Regardless of the substance of a torpedo claim, its effect is invariably the same – to delay and otherwise frustrate the ability of an injured person to obtain justice against the party which they allege injured them.  Firstly, the frustrated claimant must deal with the issue of how to fund the legal costs required to resolve the torpedo action in the foreign country.  These costs can often be significant, bearing in mind the need to engage a legal team within the foreign jurisdiction alongside their existing legal team in the UK.  ‘No win, no fee’ funding of a type available in cases pursued in England and Wales is rarely available or enforceable in foreign jurisdictions and such agreements will rarely extend to cover legal costs incurred in defending a claim brought overseas which has as its purpose the frustration of any English proceedings.  This then leaves the injured party at the mercy of the overseas regime in terms of the funding options available to them.  At best, a contingency option may be available.  At worst, private funding may be the only option.  To the catastrophically injured claimant, unable to work due to their injuries and potentially reliant on any savings to fund daily living costs, this may simply not be an option and may represent the death of their claim before it has begun.  One can see then the attraction of the torpedo claim to the more cynical defendant.  Why defend a claim on its merits when it can simply starve the claim of oxygen by way of a procedural technicality?

Where a claimant is able to fund their legal costs overseas and to engage with the torpedo claim in the foreign jurisdiction, they will still be at the mercy of that system in terms of the time required to resolve proceedings there.  Practitioners in the English and Welsh Courts will be familiar with systemic delay, made worse by the current pandemic.  However, with due respect to the Courts in question, my experience is that the procedural delay in other jurisdictions is often even greater.  In the first example given above, it took around 7 years to defeat the torpedo claim abroad and issue proceedings in the Courts here.  During that time, my severely injured client was without financial or rehabilitative support.  Fortunately, my firm was able to provide the client with the services of one of our Client Liaison Managers, who supported them in obtaining the best support available to them in the absence of funds from the defendant.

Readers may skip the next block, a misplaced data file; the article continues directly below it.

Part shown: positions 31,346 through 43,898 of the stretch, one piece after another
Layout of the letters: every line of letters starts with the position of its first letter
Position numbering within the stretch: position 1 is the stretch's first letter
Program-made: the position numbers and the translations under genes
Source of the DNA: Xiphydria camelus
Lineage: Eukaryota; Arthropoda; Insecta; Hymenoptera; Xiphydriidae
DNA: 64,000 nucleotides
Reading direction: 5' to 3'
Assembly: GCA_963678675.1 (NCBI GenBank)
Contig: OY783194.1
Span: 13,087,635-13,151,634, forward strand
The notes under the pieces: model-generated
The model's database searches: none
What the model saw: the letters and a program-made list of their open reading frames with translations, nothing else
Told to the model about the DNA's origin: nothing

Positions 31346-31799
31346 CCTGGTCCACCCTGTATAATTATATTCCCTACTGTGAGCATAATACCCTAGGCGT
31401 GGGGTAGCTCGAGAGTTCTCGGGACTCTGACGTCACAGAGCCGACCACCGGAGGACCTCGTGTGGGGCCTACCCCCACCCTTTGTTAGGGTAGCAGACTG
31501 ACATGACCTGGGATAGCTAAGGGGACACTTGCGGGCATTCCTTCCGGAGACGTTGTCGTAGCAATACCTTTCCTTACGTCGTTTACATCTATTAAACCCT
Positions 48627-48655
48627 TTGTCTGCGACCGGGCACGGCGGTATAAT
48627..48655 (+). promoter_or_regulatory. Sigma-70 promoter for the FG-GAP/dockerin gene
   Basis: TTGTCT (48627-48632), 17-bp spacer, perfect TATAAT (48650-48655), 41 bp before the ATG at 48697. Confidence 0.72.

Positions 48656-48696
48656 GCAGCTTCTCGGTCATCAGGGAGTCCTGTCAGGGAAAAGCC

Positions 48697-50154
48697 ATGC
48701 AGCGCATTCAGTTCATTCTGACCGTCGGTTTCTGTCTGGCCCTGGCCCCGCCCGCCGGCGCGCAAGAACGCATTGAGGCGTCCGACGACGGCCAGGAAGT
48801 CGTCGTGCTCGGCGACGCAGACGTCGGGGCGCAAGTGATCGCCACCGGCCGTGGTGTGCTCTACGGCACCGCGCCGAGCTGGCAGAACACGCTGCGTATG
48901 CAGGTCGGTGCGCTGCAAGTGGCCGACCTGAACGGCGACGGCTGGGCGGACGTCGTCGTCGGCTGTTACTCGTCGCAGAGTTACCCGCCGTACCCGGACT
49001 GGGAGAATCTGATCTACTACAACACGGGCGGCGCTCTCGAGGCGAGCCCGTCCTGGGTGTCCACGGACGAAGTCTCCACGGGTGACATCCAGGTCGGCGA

What then can be done to guard against this menace?  Jamieson suggests that a polite request by a claimant that the defendant refrains from commencing a torpedo claim is likely to be an overly-optimistic approach.  One might suggest that certain defendants view the overriding objective under CPR 1.1 as a one-way street.  Instead, it might be concluded that such action on the part of defendants must cause claimant practitioners to consider the relative weight of the Pre-Action Protocol against the requirement to act in their clients’ best interests.  Weighed against the prospect of falling foul of a torpedo action and losing domestic jurisdiction, and potentially the practical ability to pursue the claim at all, the scrupulous claimant practitioner might consider the commencement of proceedings here without notice to a defendant to be the lesser of two evils.  Whilst defendant practitioners persist in torpedo attacks, it might be said that claimant practitioners lack any option but to respond with a depth charge of their own.  The combination of the two tactics is certain to muddy the waters.

[i] Jamieson v Wurttemburgische Versicherung AG & Anor [2021] EWHC 178 (QB)

Find out more about Irwin Mitchell's work in supporting people injured on holiday at our serious injury abroad section.